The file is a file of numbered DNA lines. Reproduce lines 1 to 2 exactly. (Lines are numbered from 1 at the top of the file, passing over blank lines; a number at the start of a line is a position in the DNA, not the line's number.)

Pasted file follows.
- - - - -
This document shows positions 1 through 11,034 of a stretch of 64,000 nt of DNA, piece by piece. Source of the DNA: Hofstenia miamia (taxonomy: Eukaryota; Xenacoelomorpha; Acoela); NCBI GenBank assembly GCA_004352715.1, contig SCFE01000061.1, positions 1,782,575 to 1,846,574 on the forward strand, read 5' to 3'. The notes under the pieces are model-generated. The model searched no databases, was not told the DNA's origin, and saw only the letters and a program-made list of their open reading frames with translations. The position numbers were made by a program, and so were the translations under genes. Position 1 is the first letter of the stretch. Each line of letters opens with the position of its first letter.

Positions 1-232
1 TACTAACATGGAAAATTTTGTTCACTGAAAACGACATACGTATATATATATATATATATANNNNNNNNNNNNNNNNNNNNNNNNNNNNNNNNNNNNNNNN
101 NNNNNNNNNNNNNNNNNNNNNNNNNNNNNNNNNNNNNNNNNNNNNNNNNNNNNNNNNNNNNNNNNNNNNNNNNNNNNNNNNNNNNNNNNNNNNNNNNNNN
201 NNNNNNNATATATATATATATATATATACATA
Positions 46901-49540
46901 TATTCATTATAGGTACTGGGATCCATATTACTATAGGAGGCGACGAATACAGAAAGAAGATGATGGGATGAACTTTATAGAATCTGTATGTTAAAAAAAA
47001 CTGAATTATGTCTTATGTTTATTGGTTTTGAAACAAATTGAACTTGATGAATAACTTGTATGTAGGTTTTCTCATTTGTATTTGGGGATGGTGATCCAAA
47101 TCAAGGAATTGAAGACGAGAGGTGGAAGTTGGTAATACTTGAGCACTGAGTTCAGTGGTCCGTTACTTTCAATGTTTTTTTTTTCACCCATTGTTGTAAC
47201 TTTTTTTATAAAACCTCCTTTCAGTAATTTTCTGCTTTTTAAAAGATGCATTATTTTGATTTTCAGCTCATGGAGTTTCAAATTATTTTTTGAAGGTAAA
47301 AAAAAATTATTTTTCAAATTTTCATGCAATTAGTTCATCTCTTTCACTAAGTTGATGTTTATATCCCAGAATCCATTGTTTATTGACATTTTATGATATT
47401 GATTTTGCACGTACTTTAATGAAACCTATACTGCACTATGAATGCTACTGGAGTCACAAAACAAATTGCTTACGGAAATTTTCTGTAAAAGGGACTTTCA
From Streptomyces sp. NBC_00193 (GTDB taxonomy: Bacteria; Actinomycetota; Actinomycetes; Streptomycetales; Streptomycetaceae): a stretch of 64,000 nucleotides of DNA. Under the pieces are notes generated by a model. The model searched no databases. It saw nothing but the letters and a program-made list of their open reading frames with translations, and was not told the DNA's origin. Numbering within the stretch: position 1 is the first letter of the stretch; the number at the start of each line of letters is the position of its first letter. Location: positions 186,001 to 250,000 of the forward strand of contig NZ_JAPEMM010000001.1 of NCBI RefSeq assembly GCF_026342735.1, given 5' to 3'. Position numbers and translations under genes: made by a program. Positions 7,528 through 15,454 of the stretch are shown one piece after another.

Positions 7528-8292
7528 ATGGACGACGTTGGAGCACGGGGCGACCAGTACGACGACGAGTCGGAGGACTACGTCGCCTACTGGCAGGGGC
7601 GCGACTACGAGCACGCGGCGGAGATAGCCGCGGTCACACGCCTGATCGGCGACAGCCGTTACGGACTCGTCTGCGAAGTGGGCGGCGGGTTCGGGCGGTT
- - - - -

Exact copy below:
This document shows positions 1 through 11,034 of a stretch of 64,000 nt of DNA, piece by piece. Source of the DNA: Hofstenia miamia (taxonomy: Eukaryota; Xenacoelomorpha; Acoela); NCBI GenBank assembly GCA_004352715.1, contig SCFE01000061.1, positions 1,782,575 to 1,846,574 on the forward strand, read 5' to 3'. The notes under the pieces are model-generated. The model searched no databases, was not told the DNA's origin, and saw only the letters and a program-made list of their open reading frames with translations. The position numbers were made by a program, and so were the translations under genes. Position 1 is the first letter of the stretch. Each line of letters opens with the position of its first letter.

Positions 1-232